Interestingly, those with lactose intolerance can benefit highly from probiotic yogurt. It’s quite easy to digest and adds plenty of good bacteria to your system!
Cottage cheese is a great probiotic food that adds a dash of protein and is also quite versatile. You can get quite creative with it! Eat it with crackers, pair it with fruit, add it to a salad, put it in a smoothie, or substitute it for milk when baking. Perfect with sweet and savory!
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Just be aware that not all cottage cheese products contain probiotics. It’s a good idea to find one that specifically states on the packaging that it’s high in probiotics.
Fermented foods are high in probiotics! Sauerkraut—fermented cabbage—is perhaps the most common fermented dish in the Western world, and it’s great for your digestive system.
You can eat it as a snack on its own, or as a side dish with another meal. And one of the best things about fermented foods is that you can make them yourself at home!
Miso is a fermented paste that’s often used in salads and soups to give it some flavor. It’s savory, salty, and with a bit of a bite!
Make miso soup, toss it into salad, or add it to marinades. There’s no need to use a lot of it, as it’s quite strong.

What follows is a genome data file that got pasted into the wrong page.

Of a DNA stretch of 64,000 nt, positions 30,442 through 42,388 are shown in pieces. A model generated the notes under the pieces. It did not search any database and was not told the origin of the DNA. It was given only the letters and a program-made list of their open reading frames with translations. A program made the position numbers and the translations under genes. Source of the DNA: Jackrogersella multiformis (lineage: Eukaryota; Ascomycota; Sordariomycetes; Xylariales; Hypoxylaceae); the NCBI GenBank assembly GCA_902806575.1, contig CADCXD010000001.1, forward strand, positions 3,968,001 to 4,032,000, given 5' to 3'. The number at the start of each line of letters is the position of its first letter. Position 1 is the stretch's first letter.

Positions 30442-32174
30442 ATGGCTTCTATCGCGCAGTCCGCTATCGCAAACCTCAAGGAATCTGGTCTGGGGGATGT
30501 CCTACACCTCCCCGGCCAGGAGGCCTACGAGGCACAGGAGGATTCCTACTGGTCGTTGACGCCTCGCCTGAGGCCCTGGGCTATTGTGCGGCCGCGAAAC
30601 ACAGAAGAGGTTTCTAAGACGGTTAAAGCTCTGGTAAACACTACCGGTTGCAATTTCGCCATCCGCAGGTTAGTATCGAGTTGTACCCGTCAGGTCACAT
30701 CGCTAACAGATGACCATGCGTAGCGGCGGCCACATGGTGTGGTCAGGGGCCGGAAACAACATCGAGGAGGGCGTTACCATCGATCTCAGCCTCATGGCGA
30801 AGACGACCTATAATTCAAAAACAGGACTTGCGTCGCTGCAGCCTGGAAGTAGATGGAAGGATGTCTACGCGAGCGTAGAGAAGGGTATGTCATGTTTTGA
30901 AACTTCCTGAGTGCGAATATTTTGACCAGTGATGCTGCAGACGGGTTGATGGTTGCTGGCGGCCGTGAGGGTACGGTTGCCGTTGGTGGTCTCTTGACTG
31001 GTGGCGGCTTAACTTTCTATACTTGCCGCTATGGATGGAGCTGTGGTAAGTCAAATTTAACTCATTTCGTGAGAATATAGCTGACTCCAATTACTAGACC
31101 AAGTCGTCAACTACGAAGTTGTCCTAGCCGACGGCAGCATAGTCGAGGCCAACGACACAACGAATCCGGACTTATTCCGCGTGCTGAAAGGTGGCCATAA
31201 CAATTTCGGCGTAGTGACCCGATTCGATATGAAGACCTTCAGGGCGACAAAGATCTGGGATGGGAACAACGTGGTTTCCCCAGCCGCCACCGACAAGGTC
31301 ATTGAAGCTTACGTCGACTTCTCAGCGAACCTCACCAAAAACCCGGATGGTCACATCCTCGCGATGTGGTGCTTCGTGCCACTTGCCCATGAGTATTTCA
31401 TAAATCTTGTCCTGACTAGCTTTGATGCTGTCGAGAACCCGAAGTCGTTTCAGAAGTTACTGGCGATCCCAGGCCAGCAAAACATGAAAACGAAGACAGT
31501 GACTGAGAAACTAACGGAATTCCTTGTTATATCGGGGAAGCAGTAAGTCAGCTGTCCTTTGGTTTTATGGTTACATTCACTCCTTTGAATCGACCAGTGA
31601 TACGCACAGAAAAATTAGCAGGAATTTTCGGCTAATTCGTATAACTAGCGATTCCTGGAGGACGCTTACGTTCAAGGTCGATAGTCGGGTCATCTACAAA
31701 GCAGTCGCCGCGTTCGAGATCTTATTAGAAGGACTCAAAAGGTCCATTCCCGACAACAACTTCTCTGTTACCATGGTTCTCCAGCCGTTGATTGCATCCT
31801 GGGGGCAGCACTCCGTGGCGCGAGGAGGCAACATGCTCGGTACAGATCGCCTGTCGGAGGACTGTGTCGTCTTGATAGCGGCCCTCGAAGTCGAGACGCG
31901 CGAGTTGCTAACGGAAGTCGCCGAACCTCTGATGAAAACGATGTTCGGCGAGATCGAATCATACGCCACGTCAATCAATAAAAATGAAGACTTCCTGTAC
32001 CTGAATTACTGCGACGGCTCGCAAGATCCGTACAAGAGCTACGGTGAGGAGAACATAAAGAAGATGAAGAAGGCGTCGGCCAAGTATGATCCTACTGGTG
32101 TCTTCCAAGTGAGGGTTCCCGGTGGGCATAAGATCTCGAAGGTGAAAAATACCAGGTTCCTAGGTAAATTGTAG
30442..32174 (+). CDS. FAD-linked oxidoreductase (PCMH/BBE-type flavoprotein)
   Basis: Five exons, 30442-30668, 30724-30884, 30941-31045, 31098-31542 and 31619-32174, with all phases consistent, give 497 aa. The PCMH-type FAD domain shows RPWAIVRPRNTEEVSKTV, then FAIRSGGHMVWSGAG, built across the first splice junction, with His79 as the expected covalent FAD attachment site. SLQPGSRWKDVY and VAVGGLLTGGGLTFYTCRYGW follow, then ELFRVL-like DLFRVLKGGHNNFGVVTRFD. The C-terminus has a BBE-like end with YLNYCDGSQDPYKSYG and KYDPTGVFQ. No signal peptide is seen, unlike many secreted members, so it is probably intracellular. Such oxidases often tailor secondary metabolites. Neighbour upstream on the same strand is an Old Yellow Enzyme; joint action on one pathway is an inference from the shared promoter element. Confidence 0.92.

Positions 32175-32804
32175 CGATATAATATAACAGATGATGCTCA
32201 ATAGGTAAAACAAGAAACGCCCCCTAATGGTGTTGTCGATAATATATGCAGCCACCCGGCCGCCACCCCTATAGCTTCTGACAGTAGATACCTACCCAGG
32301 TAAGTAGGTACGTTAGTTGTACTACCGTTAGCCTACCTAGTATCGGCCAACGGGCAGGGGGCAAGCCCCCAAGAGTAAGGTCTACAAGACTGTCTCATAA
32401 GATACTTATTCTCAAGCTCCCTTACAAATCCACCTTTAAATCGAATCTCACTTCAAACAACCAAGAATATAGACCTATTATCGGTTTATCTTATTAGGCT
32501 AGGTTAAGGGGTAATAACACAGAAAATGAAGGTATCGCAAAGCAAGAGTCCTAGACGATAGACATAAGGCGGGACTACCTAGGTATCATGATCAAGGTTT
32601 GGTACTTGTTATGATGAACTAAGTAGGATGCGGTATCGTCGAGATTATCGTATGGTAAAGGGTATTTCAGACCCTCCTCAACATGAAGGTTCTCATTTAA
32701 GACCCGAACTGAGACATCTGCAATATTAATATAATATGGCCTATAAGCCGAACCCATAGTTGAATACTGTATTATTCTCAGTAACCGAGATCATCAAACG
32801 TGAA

But adding this simple ingredient to your daily diet can make a difference, as research shows it contains a good amount of probiotics bacteria!
Pickled foods are easy to make and can pack a probiotic punch! As long as they’re pickled in saltwater brine rather than vinegar. Vinegar stops the growth of probiotic microorganisms, but saltwater brine encourages it!
You can pickle almost anything at home. Which makes this an excellent choice. Not only does is it easy to make, but pickled foods stay preserved for ages.
Kombucha has become popular in recent years. It’s a drink rather than a food, but it counts towards your gut health! It’s basically fermented black tea, with a slight fizz to it, which contains live and active cultures that can help to balance out your gut microbiome.
If you still aren’t getting enough probiotics in your food, you may consider going onto a probiotic supplement. It’s wise to check with your doctor first, but you can usually get probiotics over the counter.
But who really wants to be taking a pill everyday if they don’t have to? We highly recommend trying to fill your diet with these foods with probiotics before considering a supplement. If you find it impossible to stick to or your gut issues don’t improve, probiotic supplements are the logical next step.
Keep in mind that you need to try this probiotic-rich diet for at least 2 to 3 months before you start seeing the benefits! Be patient… It may just be the best thing for you.
This list is by no means an exhaustive one! Tons of foods out there contain minute amounts of probiotics. The key is to maintain a healthy diet, but if you do need to add more probiotics to your diet, you now know which foods to focus on.
We advise first trying to balance your gut health by optimizing your diet. If you see no results after 2 or 3 months of eating more foods with probiotics, then a probiotic supplement would be the obvious next choice.